The state Supreme Court of Connecticut, ruling on questions in the Hotchkiss case of a private school student who became ill and suffered brain damage on a trip to China, stated that “schools must warn and protect students from the risk of insect-borne diseases when organizing trips abroad.”

According to a New York Times article, justices also said in the 5-0 ruling that the $41.5 million verdict awarded to the student in a federal court lawsuit in 2013 should not be reduced. The case now goes back to the 2nd U.S. Circuit Court of Appeals in New York for determination based on the Connecticut court’s answers to these two questions.  

Cara Munn, a teenager on a Hotchkiss School-sponsored trip to China in 2007, fell ill with an insect-borne disease that was contracted while on a hike. A local clinic misdiagnosed her condition and she was transferred to a hospital in Beijing where it took weeks before she was flown to the United States – by her parents. She permanently lost her ability to speak and some of her cognitive ability.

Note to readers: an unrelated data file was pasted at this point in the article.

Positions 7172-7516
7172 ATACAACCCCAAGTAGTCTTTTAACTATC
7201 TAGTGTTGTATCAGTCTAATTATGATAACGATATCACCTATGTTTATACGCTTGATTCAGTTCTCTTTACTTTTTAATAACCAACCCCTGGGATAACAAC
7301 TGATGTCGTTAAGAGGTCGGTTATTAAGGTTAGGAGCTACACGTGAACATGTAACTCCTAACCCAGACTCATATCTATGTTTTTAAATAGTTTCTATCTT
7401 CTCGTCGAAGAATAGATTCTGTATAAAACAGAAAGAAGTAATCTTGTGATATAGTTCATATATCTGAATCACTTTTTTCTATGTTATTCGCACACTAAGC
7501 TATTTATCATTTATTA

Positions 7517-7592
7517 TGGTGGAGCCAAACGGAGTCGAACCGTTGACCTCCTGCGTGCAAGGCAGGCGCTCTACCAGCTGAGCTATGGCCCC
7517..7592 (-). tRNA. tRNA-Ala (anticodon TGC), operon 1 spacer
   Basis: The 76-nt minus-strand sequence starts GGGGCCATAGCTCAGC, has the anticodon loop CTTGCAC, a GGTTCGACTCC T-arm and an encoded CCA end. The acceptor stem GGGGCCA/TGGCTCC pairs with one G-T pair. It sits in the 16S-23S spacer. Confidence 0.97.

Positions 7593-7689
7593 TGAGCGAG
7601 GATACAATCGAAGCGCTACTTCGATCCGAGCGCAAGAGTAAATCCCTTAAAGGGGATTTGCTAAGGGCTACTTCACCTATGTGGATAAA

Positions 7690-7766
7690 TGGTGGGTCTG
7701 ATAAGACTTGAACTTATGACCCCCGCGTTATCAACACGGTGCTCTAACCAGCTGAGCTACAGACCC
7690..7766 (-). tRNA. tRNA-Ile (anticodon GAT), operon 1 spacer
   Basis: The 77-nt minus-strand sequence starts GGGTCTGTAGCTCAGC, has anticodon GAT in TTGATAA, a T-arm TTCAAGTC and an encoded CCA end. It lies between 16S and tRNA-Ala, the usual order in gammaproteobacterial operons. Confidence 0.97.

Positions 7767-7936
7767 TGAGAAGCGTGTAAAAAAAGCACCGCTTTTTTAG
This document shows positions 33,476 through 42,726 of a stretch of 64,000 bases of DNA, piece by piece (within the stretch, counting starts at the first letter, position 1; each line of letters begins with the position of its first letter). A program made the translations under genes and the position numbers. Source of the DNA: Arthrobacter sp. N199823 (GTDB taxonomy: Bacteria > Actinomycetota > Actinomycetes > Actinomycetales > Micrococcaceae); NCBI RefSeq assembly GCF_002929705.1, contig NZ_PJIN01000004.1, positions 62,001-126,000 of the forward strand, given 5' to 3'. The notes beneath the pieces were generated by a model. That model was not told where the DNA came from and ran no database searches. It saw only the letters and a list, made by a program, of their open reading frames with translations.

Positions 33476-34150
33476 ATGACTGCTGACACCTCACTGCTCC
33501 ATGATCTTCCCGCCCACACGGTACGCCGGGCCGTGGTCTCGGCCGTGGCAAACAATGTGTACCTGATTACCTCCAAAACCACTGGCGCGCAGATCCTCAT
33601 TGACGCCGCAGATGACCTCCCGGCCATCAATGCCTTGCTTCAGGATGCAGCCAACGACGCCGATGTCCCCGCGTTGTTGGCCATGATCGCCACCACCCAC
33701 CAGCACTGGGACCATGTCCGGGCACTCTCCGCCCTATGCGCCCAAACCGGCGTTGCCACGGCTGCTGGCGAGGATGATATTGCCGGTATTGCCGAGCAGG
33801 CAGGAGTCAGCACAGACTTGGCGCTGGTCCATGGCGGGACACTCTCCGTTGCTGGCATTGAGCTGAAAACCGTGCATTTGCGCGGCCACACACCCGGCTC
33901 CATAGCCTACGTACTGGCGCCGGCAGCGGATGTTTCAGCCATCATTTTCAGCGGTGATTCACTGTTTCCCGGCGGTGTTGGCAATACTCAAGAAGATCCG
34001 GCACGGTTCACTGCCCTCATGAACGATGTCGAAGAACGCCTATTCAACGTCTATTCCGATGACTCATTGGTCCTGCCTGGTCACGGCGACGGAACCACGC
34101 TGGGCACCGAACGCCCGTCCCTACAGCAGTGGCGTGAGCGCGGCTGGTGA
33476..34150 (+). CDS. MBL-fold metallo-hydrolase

Munn sued the boarding school, saying school officials failed to warn students about the risks of insect-borne diseases in China before the trip, failed to protect them and take precautions such as using insect repellent during the trip, and failed to have protocols for medical emergencies, parental notification and evacuation.

Harvard Law Professors John Goldberg and Ben Zipursky commented, “a school owes its students a duty to be vigilant of harms that may befall them on a trip organized by the school, and to exercise due care to protect against such harm…regardless of whether that activity takes place on school grounds or halfway around the world.”

The judgment against the Hotchkiss School highlights an important issue confronting travel study programs.  Organizations that have a Duty of Care program, including comprehensive pre-trip health and safety information and emergency action plans and resources, place themselves in a better position to respond and protect their students and personnel, as well as minimize their legal risk.